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Lord of the Sabbath – Mark 2:18-3:6

Aug 26, 2019 By: Damien Garofalo Topic: Sermon Devotional Scripture: Mark 2, Mark 3

Jesus’ actions and teachings continue to confound the religious leaders of Israel. If he’s truly the long-awaited Messiah, shouldn’t he be following the law just like the Pharisees did? If he’s really the Son of God, why does he seem to break tradition? He continues to defy expectations, causing the rift between him and the spiritual guides to widen.

In Mark 2:18-3:6, Mark presents us with three episodes of Christ breaking societal norms, revealing his uniqueness and authority. The first situation (2:18-22) recounts a different perspective on fasting; the second situation (2:23-28) recounts a different perspective on working and eating on the Sabbath; and the third situation (3:1-6) recounts a different perspective on healing on the Sabbath. In each of these “clips in the docudrama of Jesus’ ministry,” the Pharisees’ frustration grows, culminating in Mark 3:6, “The Pharisees went out and immediately held counsel with the Herodians against him, how to destroy him.”

The Son of God, of course, knew that this conflict would arise; in fact, it would ultimately lead to his necessary death. This impending doom doesn’t stop Jesus from teaching truth with authority, however. In the first event about fasting, Jesus answered their aggravation with the curious statement, “No one puts new wine into old wineskins (2:22).” Dr. R.C. Sproul says that Jesus “was warning them that their King had come, and they would not be able to deal with this King unless they got rid of the structures that made it impossible for them to receive Him.” In the event about the Sabbath, Jesus declares that he is “Lord of the Sabbath.”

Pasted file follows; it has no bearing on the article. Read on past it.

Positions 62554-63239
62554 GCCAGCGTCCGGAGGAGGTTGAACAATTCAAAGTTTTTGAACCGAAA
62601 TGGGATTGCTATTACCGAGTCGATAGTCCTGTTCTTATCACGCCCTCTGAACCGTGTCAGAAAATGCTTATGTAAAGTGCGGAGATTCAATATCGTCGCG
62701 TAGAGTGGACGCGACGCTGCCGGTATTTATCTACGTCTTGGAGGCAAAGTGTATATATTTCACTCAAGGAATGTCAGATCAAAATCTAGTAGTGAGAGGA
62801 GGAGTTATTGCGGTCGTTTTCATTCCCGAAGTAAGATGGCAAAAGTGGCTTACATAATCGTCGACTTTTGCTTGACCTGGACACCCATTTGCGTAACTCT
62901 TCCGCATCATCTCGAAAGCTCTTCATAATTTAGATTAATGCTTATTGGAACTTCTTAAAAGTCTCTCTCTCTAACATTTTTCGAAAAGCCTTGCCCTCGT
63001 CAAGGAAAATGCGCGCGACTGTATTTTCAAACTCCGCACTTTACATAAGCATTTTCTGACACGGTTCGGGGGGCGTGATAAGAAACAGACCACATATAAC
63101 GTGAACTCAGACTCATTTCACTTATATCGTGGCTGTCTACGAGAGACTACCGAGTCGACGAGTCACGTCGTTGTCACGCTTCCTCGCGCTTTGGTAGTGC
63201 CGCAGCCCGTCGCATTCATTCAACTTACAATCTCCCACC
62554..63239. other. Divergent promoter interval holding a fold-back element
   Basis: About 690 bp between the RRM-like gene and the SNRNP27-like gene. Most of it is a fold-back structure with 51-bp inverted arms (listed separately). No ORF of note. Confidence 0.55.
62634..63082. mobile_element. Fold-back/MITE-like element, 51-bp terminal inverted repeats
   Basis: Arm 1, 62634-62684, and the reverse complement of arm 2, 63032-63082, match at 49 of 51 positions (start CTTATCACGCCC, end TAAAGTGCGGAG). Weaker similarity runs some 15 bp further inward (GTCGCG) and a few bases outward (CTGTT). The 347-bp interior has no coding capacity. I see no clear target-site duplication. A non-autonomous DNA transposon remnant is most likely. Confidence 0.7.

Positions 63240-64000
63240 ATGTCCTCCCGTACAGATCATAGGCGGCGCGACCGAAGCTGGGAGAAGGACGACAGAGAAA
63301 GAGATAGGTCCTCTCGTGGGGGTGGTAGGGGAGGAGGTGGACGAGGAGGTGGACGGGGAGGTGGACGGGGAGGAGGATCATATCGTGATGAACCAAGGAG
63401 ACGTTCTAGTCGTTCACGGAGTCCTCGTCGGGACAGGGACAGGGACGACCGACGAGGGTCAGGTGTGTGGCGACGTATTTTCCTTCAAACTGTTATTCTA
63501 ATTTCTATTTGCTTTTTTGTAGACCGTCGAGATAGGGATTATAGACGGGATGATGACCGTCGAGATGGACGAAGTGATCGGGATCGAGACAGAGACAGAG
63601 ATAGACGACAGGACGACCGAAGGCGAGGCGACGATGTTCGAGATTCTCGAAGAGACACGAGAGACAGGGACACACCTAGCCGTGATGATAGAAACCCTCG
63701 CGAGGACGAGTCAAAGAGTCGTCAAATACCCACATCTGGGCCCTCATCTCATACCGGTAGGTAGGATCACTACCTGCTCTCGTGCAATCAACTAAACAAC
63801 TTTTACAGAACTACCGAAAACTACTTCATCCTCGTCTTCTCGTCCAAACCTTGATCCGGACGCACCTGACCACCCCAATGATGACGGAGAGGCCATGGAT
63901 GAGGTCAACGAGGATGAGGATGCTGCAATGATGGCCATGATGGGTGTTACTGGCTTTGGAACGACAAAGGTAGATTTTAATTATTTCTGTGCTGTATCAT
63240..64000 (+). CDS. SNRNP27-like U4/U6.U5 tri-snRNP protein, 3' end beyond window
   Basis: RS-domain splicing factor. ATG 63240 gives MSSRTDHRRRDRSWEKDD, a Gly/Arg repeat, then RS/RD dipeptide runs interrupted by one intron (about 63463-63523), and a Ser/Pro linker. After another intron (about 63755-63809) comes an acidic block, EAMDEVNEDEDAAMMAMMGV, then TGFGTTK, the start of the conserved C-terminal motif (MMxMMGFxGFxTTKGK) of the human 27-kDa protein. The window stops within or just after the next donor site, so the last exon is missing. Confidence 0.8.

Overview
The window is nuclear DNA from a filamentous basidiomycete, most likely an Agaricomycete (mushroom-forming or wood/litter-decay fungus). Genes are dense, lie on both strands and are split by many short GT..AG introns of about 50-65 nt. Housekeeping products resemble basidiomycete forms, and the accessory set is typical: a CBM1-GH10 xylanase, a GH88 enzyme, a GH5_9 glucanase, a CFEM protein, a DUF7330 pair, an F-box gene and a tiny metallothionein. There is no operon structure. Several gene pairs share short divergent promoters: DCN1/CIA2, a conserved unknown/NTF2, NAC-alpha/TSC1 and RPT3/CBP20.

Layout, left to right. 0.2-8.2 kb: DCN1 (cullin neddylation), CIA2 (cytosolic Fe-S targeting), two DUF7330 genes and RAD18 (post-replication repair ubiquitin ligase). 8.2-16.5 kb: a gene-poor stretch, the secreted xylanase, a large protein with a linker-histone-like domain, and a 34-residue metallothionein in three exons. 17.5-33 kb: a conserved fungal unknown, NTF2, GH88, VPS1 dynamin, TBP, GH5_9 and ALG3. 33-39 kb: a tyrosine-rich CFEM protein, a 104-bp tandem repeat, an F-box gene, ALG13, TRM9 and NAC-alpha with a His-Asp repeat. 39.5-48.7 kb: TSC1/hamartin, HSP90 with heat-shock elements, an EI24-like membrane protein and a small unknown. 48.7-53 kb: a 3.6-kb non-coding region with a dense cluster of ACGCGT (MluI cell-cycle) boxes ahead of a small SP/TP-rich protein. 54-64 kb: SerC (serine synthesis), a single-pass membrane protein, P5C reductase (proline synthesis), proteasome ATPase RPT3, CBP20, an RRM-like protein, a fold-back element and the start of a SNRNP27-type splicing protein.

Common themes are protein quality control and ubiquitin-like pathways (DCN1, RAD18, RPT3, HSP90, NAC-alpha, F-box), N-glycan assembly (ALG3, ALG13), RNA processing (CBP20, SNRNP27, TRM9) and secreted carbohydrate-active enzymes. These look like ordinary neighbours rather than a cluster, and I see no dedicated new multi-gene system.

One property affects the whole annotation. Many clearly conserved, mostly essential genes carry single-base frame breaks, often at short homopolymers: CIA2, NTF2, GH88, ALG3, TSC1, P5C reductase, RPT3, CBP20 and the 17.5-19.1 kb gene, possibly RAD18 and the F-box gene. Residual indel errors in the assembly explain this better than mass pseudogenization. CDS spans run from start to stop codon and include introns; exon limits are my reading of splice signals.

In these two audacious proclamations, Jesus makes it known that God is doing a new thing in Israel. The old is passing away. The regulations that the Pharisees had set around the law were cracking, and the grace of God in Christ was about to burst through.

We may not be able to relate to the Pharisees but in a sense we all value our traditions. Their traditions were created out of a desire to be faithful to God’s law. However, no one can fully obey God’s law. We’re all sinners and we’re all lawbreakers. What we need is not more interpretation and regulation. What we need is grace! Only Christ, the Lord of the Sabbath, has fulfilled the law completely, and he offers us the grace of God through faith. Only in following Christ can we truly follow the Law of God, as Paul says in Romans 10:4, “For Christ is the end of the law for righteousness to everyone who believes.”